Flex is a framework for building and executing computing pipelines

data, science, research, build, automation
pip install flexds==1.1


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Expressive pipelines for data science

Data science projects get disorganized quickly. Every test involves a new script, each script requires a panoply of arguments and produces one or more data files. Keeping track of all this implied structure is a pain - what is this script for? What does it depend on? What created this data file? Which parameters updated this table in the database?

Enter xp - a utility that allows you to express and run all the computational tasks in a project. Crucially, it captures the specific parameters used for each task, the data files produced, and any dependencies that task has on other tasks. All this is captured in files called pipelines (which can even be connected to one another). Toss in some helpful comments, and you have executable documentation for your project.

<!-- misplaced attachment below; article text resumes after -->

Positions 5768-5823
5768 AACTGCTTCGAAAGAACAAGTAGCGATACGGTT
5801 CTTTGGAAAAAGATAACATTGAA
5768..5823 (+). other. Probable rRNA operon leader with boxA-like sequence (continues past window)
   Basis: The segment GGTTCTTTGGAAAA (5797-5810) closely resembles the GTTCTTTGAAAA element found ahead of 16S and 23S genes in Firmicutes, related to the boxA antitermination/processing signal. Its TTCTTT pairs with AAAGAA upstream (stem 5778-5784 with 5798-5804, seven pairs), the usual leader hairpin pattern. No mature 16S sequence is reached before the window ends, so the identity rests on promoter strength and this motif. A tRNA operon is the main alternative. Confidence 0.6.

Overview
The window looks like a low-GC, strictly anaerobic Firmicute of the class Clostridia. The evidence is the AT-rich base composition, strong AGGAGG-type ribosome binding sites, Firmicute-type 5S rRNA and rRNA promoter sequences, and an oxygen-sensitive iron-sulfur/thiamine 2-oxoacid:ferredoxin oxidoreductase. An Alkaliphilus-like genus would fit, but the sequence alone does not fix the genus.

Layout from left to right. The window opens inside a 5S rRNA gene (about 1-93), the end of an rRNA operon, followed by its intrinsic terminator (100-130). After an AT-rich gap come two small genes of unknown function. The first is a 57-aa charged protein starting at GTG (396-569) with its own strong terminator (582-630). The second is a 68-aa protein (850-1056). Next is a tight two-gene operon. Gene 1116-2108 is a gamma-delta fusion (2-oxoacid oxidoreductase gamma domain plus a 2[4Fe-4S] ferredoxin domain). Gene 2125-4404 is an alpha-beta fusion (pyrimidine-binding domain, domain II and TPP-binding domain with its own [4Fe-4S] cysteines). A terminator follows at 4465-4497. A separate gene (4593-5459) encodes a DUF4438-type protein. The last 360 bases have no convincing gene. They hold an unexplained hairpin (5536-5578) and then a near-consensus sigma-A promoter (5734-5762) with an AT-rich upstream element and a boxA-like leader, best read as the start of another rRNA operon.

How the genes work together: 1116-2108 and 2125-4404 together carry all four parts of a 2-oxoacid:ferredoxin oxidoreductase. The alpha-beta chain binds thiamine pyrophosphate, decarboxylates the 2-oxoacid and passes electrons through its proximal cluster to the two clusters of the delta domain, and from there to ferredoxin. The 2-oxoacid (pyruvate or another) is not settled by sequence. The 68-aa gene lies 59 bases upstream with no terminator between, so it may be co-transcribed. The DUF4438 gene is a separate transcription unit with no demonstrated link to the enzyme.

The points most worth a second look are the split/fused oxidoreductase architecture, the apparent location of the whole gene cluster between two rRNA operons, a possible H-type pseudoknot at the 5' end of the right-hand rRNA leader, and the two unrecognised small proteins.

This may sound a lot like scientific notebook environments (e.g., Jupyter and Mathematica), but there are some key differences. Notebooks only allow linear dependencies between computational tasks - which is a tremendous simplification of even moderate-sized projects.

To this end, it has three primary goals:

  1. Capture the task-level logic and structure of a data science project in a language-agnostic way

  2. Make it possible to trace data back to the specific tasks (and commands) that produced it

  3. Connect documentation of tasks to the task logic itself

It aims to achieve these three things without introducing any overhead. You won't have to write more code than you currently are doing, write or maintain any extra documentation, or use fancy data management solutions. Whatever you are already doing, xp is compatible with it.